Woo Hoo!!

The day of my very first post-op doctor’s appointment arrived and I carefully showered, chose a good walking shoe and hobbled out to the car for the drive to the surgeon’s office. Mark was my chauffeur and away we went in a swirl of dust and flying stones…. OK, so we really drove very sedately out of the driveway to prevent my knee getting banged on anything. After laying in bed for two weeks, it seemed like we were going at a pretty good clip.

We arrived slightly late because my GPS wanted us to go to a different area and I didn’t clue in to that fact until we were well into the wrong area. What is it with GPS equipment anyway?? This mixup in directions seems to happen fairly regularly, and NO I did not put the wrong address into the darn thing!

Me on crutches

Off to see the doctor

So…we sat around for a few minutes waiting for my name to be called and finally it happens: “Mrs. Kayuk, can you follow me please?” After several attempted gitty-ups I finally made it up out of the chair and carefully maneuvered myself down the wide hallway behind her. My anxiety level was off the scale. What if my fall the first night had torn everything loose? What if my kneecap had been fractured? What if I had to have surgery again???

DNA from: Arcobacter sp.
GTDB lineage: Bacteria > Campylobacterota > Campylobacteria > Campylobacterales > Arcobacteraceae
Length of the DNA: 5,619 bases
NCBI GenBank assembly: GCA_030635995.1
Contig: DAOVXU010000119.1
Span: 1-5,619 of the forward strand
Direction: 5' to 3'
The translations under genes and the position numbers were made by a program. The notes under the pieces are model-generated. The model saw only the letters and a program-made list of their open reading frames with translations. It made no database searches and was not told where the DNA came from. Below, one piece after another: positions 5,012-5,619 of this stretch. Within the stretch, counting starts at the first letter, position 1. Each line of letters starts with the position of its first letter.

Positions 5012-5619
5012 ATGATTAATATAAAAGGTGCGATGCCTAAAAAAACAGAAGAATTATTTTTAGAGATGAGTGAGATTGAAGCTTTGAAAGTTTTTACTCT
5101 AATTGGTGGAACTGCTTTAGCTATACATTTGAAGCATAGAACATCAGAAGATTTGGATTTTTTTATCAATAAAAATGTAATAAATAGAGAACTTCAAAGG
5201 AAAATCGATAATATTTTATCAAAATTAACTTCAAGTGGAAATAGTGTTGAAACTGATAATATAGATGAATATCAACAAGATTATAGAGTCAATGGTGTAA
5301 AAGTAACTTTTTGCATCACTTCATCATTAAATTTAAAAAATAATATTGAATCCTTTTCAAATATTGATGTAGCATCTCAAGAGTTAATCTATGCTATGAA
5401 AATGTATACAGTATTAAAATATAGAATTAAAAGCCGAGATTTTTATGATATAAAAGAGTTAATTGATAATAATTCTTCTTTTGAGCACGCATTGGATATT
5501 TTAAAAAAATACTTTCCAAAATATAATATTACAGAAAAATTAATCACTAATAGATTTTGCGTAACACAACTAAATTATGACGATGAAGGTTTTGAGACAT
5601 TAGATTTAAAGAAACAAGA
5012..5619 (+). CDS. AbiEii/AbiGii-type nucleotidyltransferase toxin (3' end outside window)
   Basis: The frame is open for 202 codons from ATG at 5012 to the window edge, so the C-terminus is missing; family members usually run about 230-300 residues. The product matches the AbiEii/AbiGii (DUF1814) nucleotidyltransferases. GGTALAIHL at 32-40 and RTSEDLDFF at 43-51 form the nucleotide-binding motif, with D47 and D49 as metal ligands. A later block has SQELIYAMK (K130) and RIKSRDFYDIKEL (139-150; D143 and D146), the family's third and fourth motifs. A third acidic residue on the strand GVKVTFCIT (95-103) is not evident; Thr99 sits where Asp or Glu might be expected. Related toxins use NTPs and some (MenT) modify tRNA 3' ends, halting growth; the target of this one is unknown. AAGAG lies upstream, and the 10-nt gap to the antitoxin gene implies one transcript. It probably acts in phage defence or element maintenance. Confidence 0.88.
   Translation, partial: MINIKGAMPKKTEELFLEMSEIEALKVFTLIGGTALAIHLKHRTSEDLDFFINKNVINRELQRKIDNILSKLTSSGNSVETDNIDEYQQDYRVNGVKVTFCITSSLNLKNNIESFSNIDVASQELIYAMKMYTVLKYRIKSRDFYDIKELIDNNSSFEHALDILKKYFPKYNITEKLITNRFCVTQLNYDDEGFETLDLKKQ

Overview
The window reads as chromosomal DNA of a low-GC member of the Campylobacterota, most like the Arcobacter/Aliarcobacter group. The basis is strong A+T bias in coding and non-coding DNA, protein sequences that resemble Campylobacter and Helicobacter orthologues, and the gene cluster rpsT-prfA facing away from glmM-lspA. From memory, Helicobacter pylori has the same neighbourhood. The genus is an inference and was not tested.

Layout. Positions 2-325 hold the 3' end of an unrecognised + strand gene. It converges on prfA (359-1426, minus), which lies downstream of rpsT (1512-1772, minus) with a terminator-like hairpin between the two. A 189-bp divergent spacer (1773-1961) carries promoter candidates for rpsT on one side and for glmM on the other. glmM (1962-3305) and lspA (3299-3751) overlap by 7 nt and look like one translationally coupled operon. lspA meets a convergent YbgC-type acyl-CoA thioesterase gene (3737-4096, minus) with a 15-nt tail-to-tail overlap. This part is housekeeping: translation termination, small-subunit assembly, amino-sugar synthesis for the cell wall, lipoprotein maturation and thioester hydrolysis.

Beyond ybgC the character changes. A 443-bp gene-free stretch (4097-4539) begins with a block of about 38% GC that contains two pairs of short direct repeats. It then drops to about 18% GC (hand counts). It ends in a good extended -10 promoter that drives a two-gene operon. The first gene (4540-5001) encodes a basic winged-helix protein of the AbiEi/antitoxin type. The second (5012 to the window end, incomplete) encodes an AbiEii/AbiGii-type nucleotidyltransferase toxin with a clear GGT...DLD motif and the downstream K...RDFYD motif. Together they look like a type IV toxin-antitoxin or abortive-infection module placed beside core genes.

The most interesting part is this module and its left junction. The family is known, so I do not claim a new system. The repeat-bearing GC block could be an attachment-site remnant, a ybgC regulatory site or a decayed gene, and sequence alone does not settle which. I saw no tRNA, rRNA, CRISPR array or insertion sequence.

When we arrived in the designated room, she bent over, looked at my knee and said brightly, “So…what seems to be the problem?”

OK, I might not be the brightest light on the planet, but I think that even without the crutches and obvious swelling and incisions on my knee I would be pretty sure that knee had recently had surgery.

Since Mark had already been with me for a few days and I had caught up on some much-needed rest and a few meals I was feeling a wee bit better than a cretin, so I answered her equally perky, “Oh, this is my first exam after the surgery.”